Quartz: "Big Data" Is the Most Overused Term of 2013

Misconceptions about Big Data abound, especially outside the IT department.

“Big Data” is not only the most overused term of the year; it might be the most incorrectly used as well. The term, which Gartner defines as "high-volume, high-velocity and high-variety information assets that demand cost-effective, innovative forms of information processing for enhanced insight and decision making," is viewed by federal leaders as an avenue for cost cutting. While that definition may be accurate, it's also thrown around carelessly by non-IT executives eager to jump on the technology bandwagon.

The easiest way to measure the popularity of a term like Big Data is to look at Google Trends, which measures how frequently keywords are searched for. Searches for “Big Data” gained steam in 2012 but took off in 2013 (Google doesn’t provide absolute numbers, just relative data).

Big Data Search Trends

Quartz took a look at conference-call transcripts to weed out mentions of the term:

A search of transcripts of for more than 5,000 companies contained in FactSet’s database reveals that “Big Data” has been mentioned during 841 conference calls and investor presentations this year. That’s up 43% from the 589 calls and presentations it featured in last year, and a much bigger increase than any of the other corporate buzzwords Quartz searched for. “The cloud” featured on 1,356 calls and presentations, but that was up less than 2% from last year; the more cumbersome term ”cloud computing” is clearly out of fashion, having fallen 37%. “Mobile” and “mobility” each returned more than 5,000 entries, but appeared less than they did in 2012.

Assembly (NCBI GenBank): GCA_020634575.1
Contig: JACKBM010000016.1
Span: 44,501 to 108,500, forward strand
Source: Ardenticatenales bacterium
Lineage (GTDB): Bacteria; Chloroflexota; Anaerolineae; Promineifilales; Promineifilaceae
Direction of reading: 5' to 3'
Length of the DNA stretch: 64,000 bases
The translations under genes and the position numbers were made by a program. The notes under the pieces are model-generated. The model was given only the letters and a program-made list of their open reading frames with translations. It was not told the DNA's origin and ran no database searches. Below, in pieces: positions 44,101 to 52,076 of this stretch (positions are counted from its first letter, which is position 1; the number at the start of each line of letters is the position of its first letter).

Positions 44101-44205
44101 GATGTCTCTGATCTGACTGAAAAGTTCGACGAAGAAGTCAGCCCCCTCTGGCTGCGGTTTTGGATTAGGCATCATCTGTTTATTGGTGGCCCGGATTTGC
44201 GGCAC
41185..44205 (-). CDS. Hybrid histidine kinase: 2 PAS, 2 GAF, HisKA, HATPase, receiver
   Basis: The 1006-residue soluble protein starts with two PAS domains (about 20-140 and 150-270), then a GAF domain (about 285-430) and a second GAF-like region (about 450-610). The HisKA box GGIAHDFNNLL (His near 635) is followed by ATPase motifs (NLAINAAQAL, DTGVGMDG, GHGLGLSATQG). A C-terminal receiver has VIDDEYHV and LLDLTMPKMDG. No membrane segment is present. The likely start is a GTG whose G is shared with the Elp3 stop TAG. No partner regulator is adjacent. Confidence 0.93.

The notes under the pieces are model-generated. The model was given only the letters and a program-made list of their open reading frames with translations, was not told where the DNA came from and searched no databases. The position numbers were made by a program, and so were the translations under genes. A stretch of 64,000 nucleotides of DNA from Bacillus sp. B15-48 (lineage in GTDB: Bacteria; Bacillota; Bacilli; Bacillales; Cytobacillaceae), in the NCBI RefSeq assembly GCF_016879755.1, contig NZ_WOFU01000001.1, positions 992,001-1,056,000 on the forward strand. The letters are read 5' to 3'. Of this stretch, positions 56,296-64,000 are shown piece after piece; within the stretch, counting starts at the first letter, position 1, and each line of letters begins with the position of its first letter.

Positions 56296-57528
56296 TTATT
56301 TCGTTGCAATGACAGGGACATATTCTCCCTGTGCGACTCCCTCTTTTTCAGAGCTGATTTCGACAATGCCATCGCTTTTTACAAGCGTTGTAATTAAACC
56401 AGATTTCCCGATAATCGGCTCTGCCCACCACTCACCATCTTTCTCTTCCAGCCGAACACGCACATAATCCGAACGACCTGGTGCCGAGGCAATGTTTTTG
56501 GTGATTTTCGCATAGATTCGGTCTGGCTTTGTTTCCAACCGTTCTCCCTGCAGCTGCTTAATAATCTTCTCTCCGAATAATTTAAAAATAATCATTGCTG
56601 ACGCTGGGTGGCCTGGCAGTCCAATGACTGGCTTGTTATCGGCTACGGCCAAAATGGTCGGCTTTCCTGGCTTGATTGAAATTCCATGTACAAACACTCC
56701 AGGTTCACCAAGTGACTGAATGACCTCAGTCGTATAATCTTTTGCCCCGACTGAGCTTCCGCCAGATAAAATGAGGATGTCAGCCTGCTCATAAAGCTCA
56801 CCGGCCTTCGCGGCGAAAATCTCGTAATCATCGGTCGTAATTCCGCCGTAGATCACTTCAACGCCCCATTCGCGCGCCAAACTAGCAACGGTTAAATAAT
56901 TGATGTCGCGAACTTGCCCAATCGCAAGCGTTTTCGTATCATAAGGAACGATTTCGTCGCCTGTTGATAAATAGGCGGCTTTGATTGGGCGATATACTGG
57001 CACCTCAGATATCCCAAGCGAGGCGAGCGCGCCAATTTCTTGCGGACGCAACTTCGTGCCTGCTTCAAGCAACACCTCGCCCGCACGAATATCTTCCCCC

Big Data mentions

Quartz also points out the term’s misuse: “The term ‘big data’ is often misused to mean the kind of data analysis that could be done on a single desktop computer, when it should really be reserved for applications requiring serious processing power.” It’s important for CIOs, especially at federal agencies, to educate their peers and stakeholders about what, exactly, Big Data is.

At this year’s Executive Leadership Conference, our managing editor Matt McLaughlin asked CIOs to define Big Data. NOAA’s Joe Klimavicz’s response was the most telling: “When your data becomes larger than your traditional tools can process, that’s Big Data. You can’t just go down to Best Buy to get tools that can handle this data.”

What do you think will be the most hyped term of 2014?


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Dec 04 2013